GPEN Sweep Finds Mixed News for Children’s Online Privacy

Published On September 14, 2015 | By Marci Rozen | FTC & State AG, General
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The third annual privacy sweep conducted by the Global Privacy Enforcement Network (GPEN), a cross-border network of privacy regulators, has yielded good news and bad news for children’s apps and websites. The bad news—a May 2015 GPEN survey raised privacy concerns about 41% of the 1,494 children’s apps and websites examined. The United Kingdom Information Commissioner’s Office (ICO) expressed particular concerns about children’s apps and sites that collect more information than needed to provide their intended service and those that share information with third parties. The ICO also noted that such services frequently failed to disclose how they used the collected information, with many using generic privacy policies. The report did, however, cite several examples of good practices, such as centralized “dashboards” for parental controls and settings that limited how much information children could share.

For its part in the global sweep, the FTC released a follow-up to its December 2012 report on children’s mobile app privacy. The report found that the percentage of apps that link to their privacy policy before downloading rose from 20% in 2012 to 45% in 2015. The report cited several possible reasons for the improvement, including a January 2013 update to the Children’s Online Privacy Protection Act (COPPA) regulations that broadened the definition of children’s “personal information” to include photos, videos, audio recordings, and persistent online identifiers. The Apple app stores also now requires apps in its “Kids” category to provide a direct link to a privacy policy. However, the FTC continues to emphasize that there is “more work to be done” to remedy the “significant portion of kids’ apps [that] still leave parents in the dark about the data collected about their children.” More findings from the report will be released in the coming weeks.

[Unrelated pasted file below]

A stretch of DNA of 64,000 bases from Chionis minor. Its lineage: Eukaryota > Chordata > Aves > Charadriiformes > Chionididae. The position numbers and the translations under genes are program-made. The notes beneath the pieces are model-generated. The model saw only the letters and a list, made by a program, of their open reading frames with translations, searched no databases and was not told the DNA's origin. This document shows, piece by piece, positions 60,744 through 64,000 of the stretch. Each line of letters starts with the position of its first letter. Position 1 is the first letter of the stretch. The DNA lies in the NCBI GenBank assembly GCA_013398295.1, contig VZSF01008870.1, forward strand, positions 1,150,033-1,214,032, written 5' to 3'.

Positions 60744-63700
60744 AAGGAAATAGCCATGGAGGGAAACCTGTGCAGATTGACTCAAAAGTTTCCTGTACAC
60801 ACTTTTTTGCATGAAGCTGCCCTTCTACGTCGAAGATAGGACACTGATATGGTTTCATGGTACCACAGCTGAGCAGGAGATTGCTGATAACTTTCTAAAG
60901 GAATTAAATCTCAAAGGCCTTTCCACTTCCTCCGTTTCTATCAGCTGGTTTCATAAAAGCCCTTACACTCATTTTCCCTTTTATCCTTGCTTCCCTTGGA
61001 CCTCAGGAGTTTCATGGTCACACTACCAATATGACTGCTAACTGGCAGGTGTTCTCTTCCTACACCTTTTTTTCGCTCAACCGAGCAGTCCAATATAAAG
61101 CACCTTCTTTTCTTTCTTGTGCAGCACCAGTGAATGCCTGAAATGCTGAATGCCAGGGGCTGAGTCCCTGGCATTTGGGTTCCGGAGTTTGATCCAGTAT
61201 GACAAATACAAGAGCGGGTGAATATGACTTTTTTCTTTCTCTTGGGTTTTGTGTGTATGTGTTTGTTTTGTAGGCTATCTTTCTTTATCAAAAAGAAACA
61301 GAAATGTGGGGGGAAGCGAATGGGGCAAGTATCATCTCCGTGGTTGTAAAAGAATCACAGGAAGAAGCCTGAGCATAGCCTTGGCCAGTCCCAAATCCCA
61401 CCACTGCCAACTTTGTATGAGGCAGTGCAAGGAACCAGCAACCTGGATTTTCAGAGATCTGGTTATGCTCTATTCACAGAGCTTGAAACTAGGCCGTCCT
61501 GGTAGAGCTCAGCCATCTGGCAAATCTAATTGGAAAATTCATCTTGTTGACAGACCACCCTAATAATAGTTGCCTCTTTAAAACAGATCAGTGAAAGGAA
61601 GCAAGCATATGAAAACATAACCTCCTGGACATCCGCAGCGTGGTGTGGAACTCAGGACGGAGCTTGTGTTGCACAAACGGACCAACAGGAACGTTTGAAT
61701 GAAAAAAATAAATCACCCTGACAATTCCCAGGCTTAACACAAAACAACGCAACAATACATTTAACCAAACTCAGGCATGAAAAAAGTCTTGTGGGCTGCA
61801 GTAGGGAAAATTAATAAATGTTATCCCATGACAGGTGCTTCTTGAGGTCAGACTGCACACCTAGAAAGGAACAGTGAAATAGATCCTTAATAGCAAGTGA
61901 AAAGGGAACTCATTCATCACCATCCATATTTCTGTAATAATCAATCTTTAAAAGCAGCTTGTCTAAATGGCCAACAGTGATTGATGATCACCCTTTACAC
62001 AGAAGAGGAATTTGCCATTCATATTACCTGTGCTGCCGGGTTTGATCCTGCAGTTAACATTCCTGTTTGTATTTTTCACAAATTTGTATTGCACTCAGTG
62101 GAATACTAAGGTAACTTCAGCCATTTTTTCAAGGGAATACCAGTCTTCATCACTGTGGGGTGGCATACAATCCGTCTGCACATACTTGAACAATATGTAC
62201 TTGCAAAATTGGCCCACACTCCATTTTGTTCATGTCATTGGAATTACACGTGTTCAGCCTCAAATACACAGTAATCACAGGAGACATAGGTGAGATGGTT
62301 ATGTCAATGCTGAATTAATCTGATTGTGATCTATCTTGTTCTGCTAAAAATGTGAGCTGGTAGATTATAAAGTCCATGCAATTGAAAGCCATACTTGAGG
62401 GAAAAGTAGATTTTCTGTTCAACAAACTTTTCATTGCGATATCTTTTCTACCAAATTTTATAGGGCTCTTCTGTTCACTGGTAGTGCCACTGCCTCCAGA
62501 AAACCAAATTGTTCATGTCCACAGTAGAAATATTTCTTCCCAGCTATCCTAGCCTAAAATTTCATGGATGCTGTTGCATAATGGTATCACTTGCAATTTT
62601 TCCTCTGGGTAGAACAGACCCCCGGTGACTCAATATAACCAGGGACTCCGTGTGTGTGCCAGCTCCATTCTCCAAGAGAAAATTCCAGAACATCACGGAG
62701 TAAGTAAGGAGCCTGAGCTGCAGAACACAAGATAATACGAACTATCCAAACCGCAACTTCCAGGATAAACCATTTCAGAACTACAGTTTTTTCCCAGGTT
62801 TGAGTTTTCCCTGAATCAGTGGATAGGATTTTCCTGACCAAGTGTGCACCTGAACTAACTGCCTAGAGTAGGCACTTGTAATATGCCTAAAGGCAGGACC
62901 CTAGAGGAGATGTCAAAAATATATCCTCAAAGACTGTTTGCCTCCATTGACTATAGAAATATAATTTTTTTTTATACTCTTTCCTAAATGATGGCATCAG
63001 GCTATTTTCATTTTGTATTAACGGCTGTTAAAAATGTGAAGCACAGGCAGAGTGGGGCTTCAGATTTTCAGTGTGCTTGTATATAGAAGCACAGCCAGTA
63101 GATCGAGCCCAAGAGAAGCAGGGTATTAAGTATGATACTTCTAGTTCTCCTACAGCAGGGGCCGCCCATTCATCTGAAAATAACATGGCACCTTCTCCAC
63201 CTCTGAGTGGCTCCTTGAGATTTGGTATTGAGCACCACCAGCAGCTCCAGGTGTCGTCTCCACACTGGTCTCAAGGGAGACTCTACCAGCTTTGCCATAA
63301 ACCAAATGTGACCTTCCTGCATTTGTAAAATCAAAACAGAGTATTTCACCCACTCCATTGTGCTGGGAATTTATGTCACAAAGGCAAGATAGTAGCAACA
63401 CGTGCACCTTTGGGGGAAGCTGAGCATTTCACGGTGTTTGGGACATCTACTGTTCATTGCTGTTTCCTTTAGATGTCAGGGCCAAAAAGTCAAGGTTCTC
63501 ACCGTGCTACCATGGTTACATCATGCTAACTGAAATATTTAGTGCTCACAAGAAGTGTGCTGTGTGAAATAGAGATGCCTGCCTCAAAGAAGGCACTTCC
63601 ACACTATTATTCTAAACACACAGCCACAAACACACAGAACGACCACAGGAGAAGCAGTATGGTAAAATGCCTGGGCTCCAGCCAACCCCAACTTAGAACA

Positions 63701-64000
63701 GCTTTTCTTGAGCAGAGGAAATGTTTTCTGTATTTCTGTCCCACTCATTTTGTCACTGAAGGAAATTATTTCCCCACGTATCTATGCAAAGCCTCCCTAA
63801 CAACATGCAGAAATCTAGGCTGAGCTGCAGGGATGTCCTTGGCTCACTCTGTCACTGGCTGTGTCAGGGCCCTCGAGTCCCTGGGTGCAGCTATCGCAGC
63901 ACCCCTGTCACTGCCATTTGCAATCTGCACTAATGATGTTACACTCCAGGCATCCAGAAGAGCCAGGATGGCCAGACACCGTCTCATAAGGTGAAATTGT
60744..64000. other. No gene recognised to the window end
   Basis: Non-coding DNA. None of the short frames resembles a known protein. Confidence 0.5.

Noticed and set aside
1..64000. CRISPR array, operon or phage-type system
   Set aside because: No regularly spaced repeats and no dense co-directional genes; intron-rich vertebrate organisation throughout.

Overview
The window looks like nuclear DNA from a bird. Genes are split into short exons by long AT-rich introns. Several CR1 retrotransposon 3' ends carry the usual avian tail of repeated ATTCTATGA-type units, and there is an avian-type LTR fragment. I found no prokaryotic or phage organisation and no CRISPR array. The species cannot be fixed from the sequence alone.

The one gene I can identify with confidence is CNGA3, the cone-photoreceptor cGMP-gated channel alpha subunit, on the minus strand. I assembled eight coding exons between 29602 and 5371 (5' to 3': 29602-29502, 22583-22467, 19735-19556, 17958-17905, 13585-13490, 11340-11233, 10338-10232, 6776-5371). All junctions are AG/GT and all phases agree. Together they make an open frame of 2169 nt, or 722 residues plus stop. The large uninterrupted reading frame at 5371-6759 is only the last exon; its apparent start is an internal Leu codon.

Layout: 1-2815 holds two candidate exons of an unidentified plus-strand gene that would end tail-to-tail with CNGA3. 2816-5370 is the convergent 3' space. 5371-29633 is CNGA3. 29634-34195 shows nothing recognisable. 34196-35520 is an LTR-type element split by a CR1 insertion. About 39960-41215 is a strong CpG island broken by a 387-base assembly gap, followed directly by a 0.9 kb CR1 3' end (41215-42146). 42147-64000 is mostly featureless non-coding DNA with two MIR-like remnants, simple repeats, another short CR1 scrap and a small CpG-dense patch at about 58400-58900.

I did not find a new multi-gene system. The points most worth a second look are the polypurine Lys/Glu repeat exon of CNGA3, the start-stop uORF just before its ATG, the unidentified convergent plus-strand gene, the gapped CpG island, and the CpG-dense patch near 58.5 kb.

The GPEN sweep findings reflect the persistent concerns of regulators around the world about children’s online privacy. To avoid scrutiny from the FTC and other regulators, sites and apps targeted at children should post clear and easy-to-find privacy disclosures, strive to minimize the amount of data collected from children, carefully evaluate the use of in-app advertising, and ensure they are COPPA-compliant when they do collect personal information from kids.


About The Author

Marci counsels companies on a wide variety of issues involving privacy, cybersecurity, and information law. She routinely helps companies evaluate and develop corporate privacy and information security programs, and provides advice on matters involving cross-border data transfers, insider threat prevention and detection, cloud computing, and electronic surveillance. Marci also assist clients in responding to data breaches, including issuing breach notifications required under state and federal breach notification laws, advising on remediation efforts, and handling litigation and enforcement actions arising from data security incidents.

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